According to Hussein, each short video is intended as a mini-profile of the woman being interviewed, building up into a series of 12-minute profiles. They feature women from very different social backgrounds, as well as of different skin colours and ages. "What unites them is their love of freedom and for all Egyptians," Hussein said.

The videos typically show their subjects' life and work before the revolution, their participation in it, and how their lives have changed today. The stories told are personal ones, but they also reflect women's participation in the revolution as a whole, helping to break down societal stereotypes of protective Egyptian mothers, passive women, and the apolitical nature of female concerns.

Funding for what is still a very low-budget project is spent on research, filming, travel to different areas of Egypt, post-production, subtitling and web administration and maintenance. The planned initial period was of three months duration, with a minimum of two short films produced and published per week.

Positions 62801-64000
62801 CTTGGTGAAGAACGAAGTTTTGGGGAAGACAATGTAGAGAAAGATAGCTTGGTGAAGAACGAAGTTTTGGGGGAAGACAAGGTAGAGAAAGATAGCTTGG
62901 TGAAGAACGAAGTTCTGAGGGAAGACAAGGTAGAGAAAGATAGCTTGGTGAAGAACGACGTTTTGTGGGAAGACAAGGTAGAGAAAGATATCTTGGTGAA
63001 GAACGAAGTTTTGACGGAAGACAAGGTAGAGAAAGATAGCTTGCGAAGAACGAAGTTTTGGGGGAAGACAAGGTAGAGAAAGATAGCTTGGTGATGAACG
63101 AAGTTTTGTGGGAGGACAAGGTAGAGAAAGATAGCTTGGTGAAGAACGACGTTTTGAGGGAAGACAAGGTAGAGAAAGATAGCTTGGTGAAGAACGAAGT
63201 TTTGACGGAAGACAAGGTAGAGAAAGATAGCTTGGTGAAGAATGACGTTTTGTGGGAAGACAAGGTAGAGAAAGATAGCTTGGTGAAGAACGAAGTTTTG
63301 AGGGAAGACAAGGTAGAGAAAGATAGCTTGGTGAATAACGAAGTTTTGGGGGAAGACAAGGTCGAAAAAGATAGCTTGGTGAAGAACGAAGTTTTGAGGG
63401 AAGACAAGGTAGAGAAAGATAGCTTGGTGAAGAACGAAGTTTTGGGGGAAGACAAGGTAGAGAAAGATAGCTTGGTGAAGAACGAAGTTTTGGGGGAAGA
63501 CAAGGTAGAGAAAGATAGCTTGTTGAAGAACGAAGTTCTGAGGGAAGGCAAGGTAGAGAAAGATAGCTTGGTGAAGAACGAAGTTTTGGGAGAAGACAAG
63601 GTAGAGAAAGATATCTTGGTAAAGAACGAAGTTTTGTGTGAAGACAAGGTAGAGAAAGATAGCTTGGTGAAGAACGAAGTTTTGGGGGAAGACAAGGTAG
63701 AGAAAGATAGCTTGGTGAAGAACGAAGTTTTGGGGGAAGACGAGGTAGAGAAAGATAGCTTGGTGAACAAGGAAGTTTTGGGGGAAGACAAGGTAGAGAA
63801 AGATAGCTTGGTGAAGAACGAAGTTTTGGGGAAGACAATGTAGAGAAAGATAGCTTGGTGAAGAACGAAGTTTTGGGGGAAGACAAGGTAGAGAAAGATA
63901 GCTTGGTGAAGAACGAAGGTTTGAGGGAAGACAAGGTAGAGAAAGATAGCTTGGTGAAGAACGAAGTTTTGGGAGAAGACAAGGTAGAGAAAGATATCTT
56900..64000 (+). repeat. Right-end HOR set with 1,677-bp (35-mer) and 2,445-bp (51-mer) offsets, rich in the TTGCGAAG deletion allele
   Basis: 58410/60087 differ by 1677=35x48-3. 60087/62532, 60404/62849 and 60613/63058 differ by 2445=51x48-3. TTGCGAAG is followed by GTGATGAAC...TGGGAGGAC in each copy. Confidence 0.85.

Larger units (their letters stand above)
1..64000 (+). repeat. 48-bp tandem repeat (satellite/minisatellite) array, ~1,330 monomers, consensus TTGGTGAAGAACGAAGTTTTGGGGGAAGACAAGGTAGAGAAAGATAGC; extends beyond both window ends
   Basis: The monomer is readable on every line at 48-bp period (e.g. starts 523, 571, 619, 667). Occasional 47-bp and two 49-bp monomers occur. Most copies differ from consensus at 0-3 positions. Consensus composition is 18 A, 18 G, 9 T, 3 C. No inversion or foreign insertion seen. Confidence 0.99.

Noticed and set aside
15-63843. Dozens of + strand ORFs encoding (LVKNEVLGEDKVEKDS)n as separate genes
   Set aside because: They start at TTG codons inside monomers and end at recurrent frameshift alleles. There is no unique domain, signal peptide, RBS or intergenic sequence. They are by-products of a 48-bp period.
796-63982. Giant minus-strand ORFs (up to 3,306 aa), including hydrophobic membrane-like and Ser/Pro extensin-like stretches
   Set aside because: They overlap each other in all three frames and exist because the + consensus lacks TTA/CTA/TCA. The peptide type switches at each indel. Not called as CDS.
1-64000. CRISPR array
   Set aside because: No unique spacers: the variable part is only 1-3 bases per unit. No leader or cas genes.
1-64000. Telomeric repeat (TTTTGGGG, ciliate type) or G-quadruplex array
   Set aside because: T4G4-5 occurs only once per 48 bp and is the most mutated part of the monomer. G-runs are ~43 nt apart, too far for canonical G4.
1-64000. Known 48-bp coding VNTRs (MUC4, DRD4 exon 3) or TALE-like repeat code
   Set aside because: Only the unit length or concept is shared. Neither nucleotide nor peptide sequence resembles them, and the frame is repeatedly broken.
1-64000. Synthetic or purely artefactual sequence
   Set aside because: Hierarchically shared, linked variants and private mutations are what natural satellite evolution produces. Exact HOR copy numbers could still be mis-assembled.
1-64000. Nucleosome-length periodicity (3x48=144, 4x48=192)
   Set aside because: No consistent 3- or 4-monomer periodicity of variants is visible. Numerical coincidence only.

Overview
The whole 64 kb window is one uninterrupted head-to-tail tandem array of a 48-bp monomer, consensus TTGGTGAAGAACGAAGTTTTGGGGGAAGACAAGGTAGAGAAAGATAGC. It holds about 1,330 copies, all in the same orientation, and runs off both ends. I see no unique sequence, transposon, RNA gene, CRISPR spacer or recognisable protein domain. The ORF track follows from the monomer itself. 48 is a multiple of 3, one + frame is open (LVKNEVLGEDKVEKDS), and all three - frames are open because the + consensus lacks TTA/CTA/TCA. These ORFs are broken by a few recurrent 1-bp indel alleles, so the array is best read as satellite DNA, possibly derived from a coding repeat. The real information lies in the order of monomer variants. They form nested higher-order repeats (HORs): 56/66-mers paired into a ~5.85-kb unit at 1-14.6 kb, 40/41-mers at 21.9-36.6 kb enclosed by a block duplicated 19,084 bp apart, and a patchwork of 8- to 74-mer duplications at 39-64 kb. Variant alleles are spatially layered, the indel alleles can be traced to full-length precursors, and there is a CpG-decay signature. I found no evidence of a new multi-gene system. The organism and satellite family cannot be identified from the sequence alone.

"For this reason, we were only able to offer modest financial compensation to the team working on the project," explained Hussein. The equipment that was bought will be used for later stages of the project, with a second phase planned that will cover rural areas and provincial towns and cities, not just Cairo.

It is intended that this second phase will last three further months. Only logistical funding will be needed, since equipment costs will have been covered in phase one. Up to now eight film episodes have been published, seven dealing with women from Cairo, and one, Umm Ahmed, from Alexandria.

"In a possible phase three, we even hope to cover some or all of the other Arab countries that have also had revolutions, such as Tunisia, Bahrain, Libya, Syria and Yemen," Hussein added.